U.S. DEPARTMENT OF THE INTERIORBUREAU OF LAND MANAGEMENT
For Release: November 25, 2008
Appointments made to BLM Resource Advisory Council for Northeast California
Interior Secretary Dirk Kempthorne has announced appointments to the Bureau of Land Management’s (BLM) Northeast California Resource Advisory Council (RAC). The council advises the BLM on public land matters.
Newly appointed to the 15-member council are Norvie Enns, of Reno, and Sean Curtis, of Alturas. Enns will represent the public at large. Curtis, Modoc County’s natural resources advisor, will represent state agencies with natural resources interests.
Re-appointed were Martin Balding, of Eagle Lake; Skip Willmore, of Burney; and Rosalee Bradley, of Janesville. Balding represents environmental interests, Willmore represents forest products interests, and Bradley will continue representing dispersed recreation interests.
All appointments are for three-year terms.
The council next meets Feb. 19 and 20, at the BLM’s Eagle Lake Field Office in Susanville.
"Our resource advisory councils are excellent examples of a collaborative approach to public land management and conservation," said BLM California State Director Mike Pool. "I welcome our new and returning RAC members, commend them for their willingness to serve, and look forward to their counsel as we work together to improve the health and productivity of the public lands."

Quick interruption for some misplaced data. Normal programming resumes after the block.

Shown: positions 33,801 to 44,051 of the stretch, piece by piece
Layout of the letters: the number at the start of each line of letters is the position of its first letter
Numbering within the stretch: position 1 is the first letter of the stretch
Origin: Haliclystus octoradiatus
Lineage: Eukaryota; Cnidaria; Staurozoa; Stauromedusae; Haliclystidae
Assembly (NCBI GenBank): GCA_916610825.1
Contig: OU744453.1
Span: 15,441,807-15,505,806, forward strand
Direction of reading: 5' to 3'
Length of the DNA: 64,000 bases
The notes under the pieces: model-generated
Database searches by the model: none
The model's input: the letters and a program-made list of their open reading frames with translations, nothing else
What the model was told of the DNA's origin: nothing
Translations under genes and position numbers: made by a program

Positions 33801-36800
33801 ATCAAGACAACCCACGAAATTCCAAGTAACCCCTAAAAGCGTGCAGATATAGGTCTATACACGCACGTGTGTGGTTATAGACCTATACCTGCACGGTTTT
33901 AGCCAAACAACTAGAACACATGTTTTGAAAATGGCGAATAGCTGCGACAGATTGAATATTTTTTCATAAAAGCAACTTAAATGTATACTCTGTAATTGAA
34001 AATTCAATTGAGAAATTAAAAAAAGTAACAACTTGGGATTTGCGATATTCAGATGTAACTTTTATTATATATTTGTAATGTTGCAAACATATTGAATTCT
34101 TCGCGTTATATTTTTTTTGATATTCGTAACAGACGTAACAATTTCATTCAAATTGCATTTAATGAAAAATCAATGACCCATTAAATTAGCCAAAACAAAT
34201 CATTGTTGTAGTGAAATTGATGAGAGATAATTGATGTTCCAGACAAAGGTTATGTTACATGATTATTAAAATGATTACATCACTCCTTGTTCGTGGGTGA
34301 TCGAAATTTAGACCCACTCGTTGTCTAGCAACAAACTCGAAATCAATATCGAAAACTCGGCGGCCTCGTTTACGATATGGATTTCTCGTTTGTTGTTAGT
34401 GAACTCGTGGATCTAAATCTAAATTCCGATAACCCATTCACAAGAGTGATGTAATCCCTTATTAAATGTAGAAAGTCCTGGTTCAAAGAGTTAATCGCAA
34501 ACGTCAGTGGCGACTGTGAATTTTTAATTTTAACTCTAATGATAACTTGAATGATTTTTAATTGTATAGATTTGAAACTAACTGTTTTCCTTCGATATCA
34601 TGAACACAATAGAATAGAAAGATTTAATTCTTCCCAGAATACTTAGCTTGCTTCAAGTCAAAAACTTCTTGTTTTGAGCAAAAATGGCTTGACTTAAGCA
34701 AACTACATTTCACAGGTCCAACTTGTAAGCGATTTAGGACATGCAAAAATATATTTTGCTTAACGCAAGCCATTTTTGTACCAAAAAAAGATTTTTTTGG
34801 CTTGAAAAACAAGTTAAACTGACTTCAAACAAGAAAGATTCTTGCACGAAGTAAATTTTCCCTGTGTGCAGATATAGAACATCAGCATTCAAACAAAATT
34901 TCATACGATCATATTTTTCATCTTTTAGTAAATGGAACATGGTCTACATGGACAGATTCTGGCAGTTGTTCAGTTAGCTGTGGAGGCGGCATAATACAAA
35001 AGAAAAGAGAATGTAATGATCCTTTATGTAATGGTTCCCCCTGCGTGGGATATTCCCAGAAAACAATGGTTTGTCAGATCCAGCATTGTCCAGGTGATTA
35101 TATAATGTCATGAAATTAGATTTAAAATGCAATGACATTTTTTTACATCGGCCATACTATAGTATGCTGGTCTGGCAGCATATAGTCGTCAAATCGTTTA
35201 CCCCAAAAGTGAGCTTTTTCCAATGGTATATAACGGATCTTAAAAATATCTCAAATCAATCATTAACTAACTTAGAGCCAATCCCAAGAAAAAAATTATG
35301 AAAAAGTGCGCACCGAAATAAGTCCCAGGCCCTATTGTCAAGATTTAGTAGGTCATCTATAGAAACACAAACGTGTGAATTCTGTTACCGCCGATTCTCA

The Northeast California RAC, one of 24 such advisory councils in the United States, works closely with managers of the BLM’s Alturas, Eagle Lake (Susanville) and Surprise (Cedarville) field offices, providing expertise and insight on natural resource management issues on nearly three million acres of public land, including more than a million acres in far northwestern Nevada.
The council represents a broad array of public land interests including livestock grazing permit holders, commercial recreation, off highway vehicle enthusiasts, wild horse and burro interests, historical and archaeological interests, dispersed recreation users, environmental interests, forestry, local government, tribal interests and the public at large.
The BLM, an agency of the Department of the Interior, is responsible for managing various uses such as outdoor recreation, livestock grazing, minerals development and energy production while conserving the land’s natural, historical and cultural resources.
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